The world and the bank’s balance sheets are always full of projects and bad loans. And then there are the Sustainable Projects or the Speculative ones.
Sometimes the ideas presented to the financier are debatable from the start. Way ahead or behind of its time. With no market prospects. Without a capable sponsor. However, most of the times, they were great ideas, creative and, at first glance, they had everything to work out. They failed on the implementation, which diverted from the plan, or they were based on unrealistic and overly ambitious goals.
The above statement is only intended to mention one thing. Speculation typically plays a pernicious role regarding projects. It creates groundless expectations, sometimes involuntarily, most of the times in a premeditated way. It does not allow for an adequate relationship between the expected resources and the results that will be generated. And it plants the seed for countless future problems among project stakeholders.
In the dozens of project ideas that we analyse, we always try to put on a good dose of realism. In Excel and Power Point we can fit all our ambition. In real life, this ambition needs to be contextualized, depending on time, space, and the interlocutors that lie ahead. Therefore, at the very least, it is relevant to understand what can go wrong and simulate the sensitivity of the models to external events.
Whoever asks for a credit based on a very aggressive and positive expectation, should not expect great understanding from those who ensure the funding.
Our concept of sustainable projects, as opposed to speculative projects, must also underline a logic of argumentative consistency. Some examples:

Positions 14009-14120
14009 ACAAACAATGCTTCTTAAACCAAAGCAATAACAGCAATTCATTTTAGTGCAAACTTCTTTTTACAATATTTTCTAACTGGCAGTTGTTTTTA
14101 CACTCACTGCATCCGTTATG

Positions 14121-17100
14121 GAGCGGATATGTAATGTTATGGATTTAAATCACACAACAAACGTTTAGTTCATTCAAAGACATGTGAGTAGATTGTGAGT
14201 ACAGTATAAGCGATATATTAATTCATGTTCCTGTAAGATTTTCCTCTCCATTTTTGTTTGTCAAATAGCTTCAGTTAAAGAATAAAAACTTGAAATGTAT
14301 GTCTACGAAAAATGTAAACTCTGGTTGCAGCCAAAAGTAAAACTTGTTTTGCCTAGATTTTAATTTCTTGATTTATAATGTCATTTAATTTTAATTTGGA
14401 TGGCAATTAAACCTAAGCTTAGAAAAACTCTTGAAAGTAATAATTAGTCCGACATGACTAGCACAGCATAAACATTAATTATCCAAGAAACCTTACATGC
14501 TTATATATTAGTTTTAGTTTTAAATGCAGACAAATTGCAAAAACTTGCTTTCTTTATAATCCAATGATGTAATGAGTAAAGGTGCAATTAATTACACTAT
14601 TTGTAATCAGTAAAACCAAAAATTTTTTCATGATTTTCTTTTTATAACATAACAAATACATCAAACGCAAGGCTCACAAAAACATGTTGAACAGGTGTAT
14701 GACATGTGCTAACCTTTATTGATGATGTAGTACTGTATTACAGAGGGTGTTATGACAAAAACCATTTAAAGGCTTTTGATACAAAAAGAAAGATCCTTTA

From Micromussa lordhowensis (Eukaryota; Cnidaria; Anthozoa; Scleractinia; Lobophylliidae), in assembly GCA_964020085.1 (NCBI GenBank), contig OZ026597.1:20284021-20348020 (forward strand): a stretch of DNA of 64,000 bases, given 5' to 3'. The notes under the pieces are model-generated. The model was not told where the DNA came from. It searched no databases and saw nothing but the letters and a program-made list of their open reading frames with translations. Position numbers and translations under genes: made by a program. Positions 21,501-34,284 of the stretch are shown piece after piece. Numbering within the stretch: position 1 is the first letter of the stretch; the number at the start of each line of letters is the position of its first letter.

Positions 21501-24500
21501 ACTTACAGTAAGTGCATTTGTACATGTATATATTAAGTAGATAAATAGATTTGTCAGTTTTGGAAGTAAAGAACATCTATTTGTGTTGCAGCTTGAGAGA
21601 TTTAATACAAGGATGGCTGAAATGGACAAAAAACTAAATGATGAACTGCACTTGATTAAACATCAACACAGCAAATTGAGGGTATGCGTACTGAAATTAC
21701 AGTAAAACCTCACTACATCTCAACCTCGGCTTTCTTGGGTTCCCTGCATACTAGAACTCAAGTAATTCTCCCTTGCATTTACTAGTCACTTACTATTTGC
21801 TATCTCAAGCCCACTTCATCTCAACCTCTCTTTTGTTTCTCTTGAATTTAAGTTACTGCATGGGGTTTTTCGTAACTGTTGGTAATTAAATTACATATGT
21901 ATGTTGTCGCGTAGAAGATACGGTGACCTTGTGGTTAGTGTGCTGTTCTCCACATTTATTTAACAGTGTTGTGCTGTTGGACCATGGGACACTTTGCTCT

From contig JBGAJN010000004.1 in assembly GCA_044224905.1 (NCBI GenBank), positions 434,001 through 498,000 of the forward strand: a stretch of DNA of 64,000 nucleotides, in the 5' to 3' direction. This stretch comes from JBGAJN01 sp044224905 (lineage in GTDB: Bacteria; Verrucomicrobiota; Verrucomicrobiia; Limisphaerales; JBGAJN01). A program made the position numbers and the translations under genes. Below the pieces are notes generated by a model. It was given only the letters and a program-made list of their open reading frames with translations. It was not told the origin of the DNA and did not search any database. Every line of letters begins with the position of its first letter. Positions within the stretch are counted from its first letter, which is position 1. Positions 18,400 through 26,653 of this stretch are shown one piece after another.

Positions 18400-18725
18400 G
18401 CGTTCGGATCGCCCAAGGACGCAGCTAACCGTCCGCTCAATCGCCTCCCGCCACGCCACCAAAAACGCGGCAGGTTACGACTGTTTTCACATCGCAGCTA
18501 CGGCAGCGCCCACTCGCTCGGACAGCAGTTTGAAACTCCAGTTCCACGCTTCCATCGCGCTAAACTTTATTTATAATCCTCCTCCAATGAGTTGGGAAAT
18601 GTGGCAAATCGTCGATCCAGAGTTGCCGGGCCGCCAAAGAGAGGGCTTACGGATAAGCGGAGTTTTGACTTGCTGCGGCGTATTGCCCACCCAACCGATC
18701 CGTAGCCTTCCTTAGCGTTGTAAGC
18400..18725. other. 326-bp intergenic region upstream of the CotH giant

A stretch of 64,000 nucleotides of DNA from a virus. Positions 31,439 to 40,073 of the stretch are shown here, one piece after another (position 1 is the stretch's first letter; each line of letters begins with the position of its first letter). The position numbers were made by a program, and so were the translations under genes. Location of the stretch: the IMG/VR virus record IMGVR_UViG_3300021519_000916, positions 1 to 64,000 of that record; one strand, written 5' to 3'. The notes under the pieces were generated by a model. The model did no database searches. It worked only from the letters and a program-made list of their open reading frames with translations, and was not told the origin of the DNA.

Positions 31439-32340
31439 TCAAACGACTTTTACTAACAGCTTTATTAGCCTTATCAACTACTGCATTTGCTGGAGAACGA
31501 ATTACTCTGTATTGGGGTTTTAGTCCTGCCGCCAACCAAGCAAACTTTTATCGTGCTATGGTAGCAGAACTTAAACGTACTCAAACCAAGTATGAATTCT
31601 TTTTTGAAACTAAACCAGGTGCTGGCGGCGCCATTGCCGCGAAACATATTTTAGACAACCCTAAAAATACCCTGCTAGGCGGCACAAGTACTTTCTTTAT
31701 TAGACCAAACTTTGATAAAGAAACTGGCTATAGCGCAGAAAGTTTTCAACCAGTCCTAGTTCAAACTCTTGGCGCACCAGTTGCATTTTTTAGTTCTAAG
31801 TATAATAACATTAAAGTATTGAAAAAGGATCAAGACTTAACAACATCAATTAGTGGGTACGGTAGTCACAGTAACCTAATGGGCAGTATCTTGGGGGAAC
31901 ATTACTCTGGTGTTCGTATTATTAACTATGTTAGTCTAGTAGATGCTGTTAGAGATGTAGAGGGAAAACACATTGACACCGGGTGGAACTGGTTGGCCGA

- If we have highly favourable projections, why are we going to ask banks for very long-term financing?
- If the project is hyper-profitable, why should the government or the European Union support someone who does not need their support?
- If I want to sell the idea that I need the banks, why forecast the release of money for the partners, in the face of debt?
After so many years with failed ultra-leveraged projects, why do we continue to design projects with 60 or 70% debt?
Perhaps, because I’ve seen so many projects in these 25 years, both in the Business Plan phase and in the execution phase, I’m having a hard time understanding why continuing to insist in the same mistakes.
From the way some CEOs talk about their projects, sometimes it seems that we start to mix sales with financing. They are happier about getting the financing than about getting the first customer.
The use of debt must be used with discretion, with greater certainty, with a greater safety margin. And we must understand all the consequences of a project that goes wrong. I am always impressed when someone presents themselves as an investor, but all they have is debt.
Without sustainability there will never be prosperity. At least, not for long. It will only last until the first turn on the way.
ABC Sustainable Luxury Hospitality